Then the King will say to those on his right, ‘Come, you who are blessed by my Father; take your inheritance, the kingdom prepared for you since the creation of the world. For I was hungry and you gave me something to eat, I was thirsty and you gave me something to drink, I was a stranger and you invited me in, I needed clothes and you clothed me, I was sick and you looked after me, I was in prison and you came to visit me.’” (Matthew 25: 34-36)
PVT Chelsea Manning’s story is tremendously complicated, but it often given over to simple narratives. Some will say Private First Class Manning, the U.S. soldier who was sentenced to thirty-five years in prison on charges of leaking classified government documents, is a hero who served her nation bravely. When confronted with the terrible truth of the war in which she was serving, she bravely chose to sacrifice her life and her freedom to show the world what she knew, to send out the information that would be released through WikiLeaks, to eventually come out as trans and to own her true identity when under all the threats that come with incarceration.
Others will say that she is a villain, an oath breaker who turned her back on those that depended on her in US Army and who put many in danger. They will say that even if she felt the need to blow the whistle of what she believed to be war crimes, it was her responsibility to go through proper government channels, not to simply email it to Julian Assange to be sent out into the world.
I have a deep sympathy for PVT Manning—she was not the only closeted trans woman serving the US Army in Iraq from 2009-10.
I was there too, down in Basra, Talil, and Al Kut. Like PVT Manning, I was and am horrified by the war in Iraq. According the Lancet Study that came out in October of 2006, there were more than 600,000 civilian causalities in Iraq by that point in the war, about 2.5% of the Iraq population. As the war dragged on year after year past that point, it’s possible we topped a million civilian deaths.
Those numbers are staggering. I still sometimes wake up in the middle of the night full of anger and guilt over the death and destruction that the Iraqi people suffered. I understand the need to do something radical to address the horror of this war.
When faced with horrors, how are we to respond? As a Christian, I believe that it is always right to look to the teaching of Jesus. In Matthew 25 Christ talks about separating the sheep and goats, the righteous and the unrighteous. The criteria he gives aren’t the ones modern American Christians would always expect. Jesus doesn’t mention baptism or conversion or praying the right prayers or anything. He talks about looking after people, looking after the hungry, the thirsty, the stranger, the naked, and the sick.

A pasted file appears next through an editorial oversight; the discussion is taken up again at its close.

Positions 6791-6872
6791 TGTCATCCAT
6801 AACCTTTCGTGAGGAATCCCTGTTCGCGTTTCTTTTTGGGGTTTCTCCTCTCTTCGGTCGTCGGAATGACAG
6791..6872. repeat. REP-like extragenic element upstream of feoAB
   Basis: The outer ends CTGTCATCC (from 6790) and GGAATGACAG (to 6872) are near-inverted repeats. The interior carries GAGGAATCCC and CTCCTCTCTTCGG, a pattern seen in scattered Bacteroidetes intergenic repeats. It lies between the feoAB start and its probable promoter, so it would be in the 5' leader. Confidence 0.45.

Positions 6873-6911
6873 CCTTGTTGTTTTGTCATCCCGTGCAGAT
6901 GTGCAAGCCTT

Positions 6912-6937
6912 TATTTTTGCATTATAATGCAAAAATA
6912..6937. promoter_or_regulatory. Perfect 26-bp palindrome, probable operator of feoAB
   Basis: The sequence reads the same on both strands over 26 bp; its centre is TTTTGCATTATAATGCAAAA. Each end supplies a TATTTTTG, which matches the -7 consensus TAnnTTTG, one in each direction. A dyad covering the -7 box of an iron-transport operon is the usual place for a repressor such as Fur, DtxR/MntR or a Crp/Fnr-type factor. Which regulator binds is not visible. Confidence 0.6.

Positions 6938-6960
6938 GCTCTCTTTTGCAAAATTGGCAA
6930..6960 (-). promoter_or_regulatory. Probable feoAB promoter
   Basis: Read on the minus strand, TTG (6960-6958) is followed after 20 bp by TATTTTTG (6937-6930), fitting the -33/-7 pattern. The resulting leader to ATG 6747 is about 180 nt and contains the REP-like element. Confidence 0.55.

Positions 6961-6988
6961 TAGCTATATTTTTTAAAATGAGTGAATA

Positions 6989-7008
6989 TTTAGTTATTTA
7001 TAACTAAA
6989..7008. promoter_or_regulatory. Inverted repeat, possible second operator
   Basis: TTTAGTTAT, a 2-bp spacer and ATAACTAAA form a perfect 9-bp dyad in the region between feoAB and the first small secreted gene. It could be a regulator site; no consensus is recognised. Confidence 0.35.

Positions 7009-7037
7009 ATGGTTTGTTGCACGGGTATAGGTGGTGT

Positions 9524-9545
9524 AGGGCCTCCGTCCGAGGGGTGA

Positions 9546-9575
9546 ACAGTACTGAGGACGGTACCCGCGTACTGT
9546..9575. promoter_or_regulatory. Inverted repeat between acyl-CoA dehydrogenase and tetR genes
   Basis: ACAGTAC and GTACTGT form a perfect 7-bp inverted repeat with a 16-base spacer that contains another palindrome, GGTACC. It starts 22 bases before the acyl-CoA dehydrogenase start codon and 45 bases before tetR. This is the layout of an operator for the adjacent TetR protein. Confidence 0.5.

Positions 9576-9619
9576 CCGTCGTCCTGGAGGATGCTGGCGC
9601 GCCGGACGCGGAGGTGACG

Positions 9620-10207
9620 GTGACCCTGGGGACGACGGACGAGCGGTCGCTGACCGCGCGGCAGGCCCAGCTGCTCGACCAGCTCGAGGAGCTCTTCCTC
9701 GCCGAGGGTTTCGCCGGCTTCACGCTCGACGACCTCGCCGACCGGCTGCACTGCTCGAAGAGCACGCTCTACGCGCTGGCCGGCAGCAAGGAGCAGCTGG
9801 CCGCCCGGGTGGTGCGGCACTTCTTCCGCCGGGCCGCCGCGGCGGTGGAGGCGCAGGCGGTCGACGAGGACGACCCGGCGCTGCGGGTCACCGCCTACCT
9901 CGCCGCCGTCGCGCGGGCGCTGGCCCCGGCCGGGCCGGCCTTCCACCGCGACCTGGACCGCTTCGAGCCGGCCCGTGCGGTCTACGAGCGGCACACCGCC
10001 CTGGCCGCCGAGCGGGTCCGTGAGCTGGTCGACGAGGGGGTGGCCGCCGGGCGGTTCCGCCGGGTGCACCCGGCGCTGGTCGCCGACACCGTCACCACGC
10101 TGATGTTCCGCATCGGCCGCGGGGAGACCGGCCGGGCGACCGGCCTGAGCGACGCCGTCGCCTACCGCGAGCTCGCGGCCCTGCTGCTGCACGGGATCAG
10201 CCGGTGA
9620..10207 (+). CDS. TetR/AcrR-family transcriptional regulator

We do not know Chelsea Manning’s religious faith, but from her words and actions we can see where she put her faith.
In her letter to President Obama asking for pardon she says:
It was at this time I realized that (in) our efforts to meet the risk posed to us by the enemy, we have forgotten our humanity. We consciously elected to devalue human life both in Iraq and Afghanistan. When we engaged those that we perceived were the enemy, we sometimes killed innocent civilians. Whenever we killed innocent civilians, instead of accepting responsibility for our conduct, we elected to hide behind the veil of national security and classified information in order to avoid any public accountability.
I understand that my actions violated the law; I regret if my actions hurt anyone or harmed the United States. It was never my intent to hurt anyone. I only wanted to help people. When I chose to disclose classified information, I did so out of a love for my country and a sense of duty to others.
If we are to say we follow Christ, then it is our responsibility to care about people. If we are going to talk about caring for gay, lesbian, bi, and trans* people, if we are going to talk about caring for prisoners, if we are going to talk about caring for humanity, then we also have to talk about caring for the Iraqi people.
We have to care about and those hundreds of thousands of people killed because of the actions of our own home country.
I understand being angry at the action PVT Manning took. I deployed to Iraq with my unit in 2009 because they were my people and I felt it was my responsibility to take care of the people in my unit, to be with them in the misery of a deployment to war. Because my feeling of responsibility to those people, I put off transitioning for several years and stayed closeted. It makes perfect sense for people to be angry at the possibility of exposing their loved ones to risk.
Still, as Christians we need to be careful about making a monster of someone whose crime was motivated by such care for people suffering violence. Whether or not we agree with Manning’s action, it is our responsibility as Christians to care about her having her medical needs met, about her being in a safe environment in prison, and in a prison appropriate for her gender.
As Christians, we must do the difficult work of caring for the well being of many people, even when their interests may seem in conflict. We must care for soldiers and strangers, transgender folks and cisgender folks, Christians and Muslims, queer folks and straight folks, Iraqis and Americans.
We must care about all of God’s children in all our complexity and diversity, in all our apparently competing interests.
How do we bear up under all these complicated, interrelated burdens? There is no simple answer. We must walk humbling in the example of Christ day by day, refusing to see our neighbor as anything less than perfectly human.
Photo via flickr TruthOut